Posted September 17, 2017 by Kerry McFall
Finley National Wildlife Refuge, especially in these quiet few days at the end of a long, hot summer, provides a calm not quite like any other.
Yesterday we saw where Invisible elk have left their hoofprints in the newly plowed soil at the edge of the dike, seeming to appear out of nowhere and slip back in to impossibly narrow tunnels in the brush.
The old barn is still standing against all odds. I sat for several hours, completely focused on counting window panes and trying to get that red just right. The roof, once a tidy expanse of wooden shingles, is a living surface, moss upon moss upon lichen, thick and undulating, brightly colored orange and gold molds topping off green and copper and deep chocolate layers. Owl poop – or is that swallows? – drips down the red siding of the sheltered roof peak. I could justify the wonky perspective in my sketch by maintaining that it’s a saggy old building, but that would be cheating… the wonkiness is primarily my failure to understand some architectural basics! Lessons learned!
Beside Cabell Marsh, Chickadees call softly to each other. Great Blue Herons stare into their lonely reflections on the surface of the pond… and just as you feel yourself relaxing into a nice little Zen stupor, one of them bellows hoarsely at the world for no apparent reason and makes you jump and squeal. What is that noise they make?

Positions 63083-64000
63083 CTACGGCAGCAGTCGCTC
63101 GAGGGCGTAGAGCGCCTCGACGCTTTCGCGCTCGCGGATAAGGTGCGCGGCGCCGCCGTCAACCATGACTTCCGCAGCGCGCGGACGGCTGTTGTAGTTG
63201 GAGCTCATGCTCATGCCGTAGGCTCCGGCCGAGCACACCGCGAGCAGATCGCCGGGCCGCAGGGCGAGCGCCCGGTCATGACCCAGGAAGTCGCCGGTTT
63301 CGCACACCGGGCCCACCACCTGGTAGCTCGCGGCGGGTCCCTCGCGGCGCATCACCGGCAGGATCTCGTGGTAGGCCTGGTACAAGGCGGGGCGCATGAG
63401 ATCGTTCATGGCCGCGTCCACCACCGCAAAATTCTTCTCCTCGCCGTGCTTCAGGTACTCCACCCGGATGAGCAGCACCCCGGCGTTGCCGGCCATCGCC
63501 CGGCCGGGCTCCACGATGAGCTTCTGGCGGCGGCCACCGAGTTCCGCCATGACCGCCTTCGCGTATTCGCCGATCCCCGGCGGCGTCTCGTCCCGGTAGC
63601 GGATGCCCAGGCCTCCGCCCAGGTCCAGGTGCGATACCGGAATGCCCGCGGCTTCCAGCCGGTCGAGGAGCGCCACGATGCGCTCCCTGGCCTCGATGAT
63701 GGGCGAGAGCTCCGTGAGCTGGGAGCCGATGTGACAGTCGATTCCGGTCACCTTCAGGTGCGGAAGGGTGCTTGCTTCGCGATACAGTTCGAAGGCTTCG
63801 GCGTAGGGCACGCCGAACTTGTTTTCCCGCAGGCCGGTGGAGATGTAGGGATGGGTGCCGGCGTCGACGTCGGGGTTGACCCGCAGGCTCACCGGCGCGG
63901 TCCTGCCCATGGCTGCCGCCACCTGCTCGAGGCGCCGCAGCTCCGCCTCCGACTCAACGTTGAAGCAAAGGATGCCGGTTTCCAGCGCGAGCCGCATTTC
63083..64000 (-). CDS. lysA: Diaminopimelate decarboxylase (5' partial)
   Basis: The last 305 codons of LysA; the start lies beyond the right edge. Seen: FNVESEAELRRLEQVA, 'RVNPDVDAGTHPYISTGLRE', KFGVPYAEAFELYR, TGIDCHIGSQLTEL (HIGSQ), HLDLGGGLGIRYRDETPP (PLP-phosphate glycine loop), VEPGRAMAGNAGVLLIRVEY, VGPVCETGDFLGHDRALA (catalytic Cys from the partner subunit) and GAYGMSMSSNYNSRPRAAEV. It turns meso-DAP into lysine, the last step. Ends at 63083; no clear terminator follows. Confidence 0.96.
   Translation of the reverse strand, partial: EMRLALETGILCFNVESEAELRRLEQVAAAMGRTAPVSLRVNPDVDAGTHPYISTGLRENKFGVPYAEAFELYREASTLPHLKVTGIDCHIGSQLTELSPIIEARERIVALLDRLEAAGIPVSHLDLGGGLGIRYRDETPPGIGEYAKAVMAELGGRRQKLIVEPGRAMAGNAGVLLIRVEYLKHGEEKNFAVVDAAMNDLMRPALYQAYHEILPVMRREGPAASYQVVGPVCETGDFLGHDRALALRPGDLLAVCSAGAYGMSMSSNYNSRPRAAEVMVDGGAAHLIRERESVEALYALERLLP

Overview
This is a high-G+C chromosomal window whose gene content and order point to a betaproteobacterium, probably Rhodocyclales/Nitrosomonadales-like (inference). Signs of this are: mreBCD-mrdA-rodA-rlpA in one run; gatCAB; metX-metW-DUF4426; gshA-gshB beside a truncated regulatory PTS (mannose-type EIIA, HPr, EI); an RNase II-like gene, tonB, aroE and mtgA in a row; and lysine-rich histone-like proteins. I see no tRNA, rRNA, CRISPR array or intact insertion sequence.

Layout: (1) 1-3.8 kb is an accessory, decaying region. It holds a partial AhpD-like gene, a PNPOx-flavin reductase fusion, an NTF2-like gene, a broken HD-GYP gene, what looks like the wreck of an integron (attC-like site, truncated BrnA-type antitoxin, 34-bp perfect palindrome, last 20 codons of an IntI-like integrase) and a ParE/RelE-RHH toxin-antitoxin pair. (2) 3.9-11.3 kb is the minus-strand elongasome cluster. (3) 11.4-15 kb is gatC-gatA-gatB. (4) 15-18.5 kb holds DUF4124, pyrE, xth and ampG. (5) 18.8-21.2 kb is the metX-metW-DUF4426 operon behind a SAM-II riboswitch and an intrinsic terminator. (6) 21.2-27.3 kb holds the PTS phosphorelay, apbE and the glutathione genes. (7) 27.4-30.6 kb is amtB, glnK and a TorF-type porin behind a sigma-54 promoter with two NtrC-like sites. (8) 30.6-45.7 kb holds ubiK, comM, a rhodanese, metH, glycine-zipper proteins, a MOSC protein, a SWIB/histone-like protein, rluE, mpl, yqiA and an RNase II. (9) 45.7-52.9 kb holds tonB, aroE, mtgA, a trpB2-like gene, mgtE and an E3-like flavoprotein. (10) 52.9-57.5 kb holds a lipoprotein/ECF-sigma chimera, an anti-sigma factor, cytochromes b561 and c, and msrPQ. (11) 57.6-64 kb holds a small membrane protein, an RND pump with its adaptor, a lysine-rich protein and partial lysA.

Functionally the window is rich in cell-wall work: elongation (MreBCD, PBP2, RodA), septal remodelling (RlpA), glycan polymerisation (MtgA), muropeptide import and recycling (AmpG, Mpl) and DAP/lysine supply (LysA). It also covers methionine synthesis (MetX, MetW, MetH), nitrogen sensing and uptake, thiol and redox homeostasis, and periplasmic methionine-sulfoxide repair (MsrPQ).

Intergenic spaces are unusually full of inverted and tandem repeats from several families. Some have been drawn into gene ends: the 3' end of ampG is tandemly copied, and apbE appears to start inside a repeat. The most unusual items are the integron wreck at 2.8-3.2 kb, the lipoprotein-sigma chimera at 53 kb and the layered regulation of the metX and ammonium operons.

Lazy carp seem to wave from the middle of the pond, big fins sticking up from the shallow muddy water. Swallows flit and twist above the surface, sometimes scooping up lunch with small sprays dripping back.
The geese have not arrived. Unlike the rowdy OSU students due back to town this weekend, I so look forward to the arrival of the geese every year as they sing their way back from the far north. Four ducks apparently stayed the summer. Many more will join them soon. Our day of wandering and relaxing ended earlier than planned as smoke drifted in from wildfires up north and out east… I hope the geese aren’t delayed or harmed by the smoke, but how can they not be affected? The rains arrived this afternoon, perhaps that will put things right in the Pacific Northwest, perhaps nature can restore herself yet again. Here’s hoping.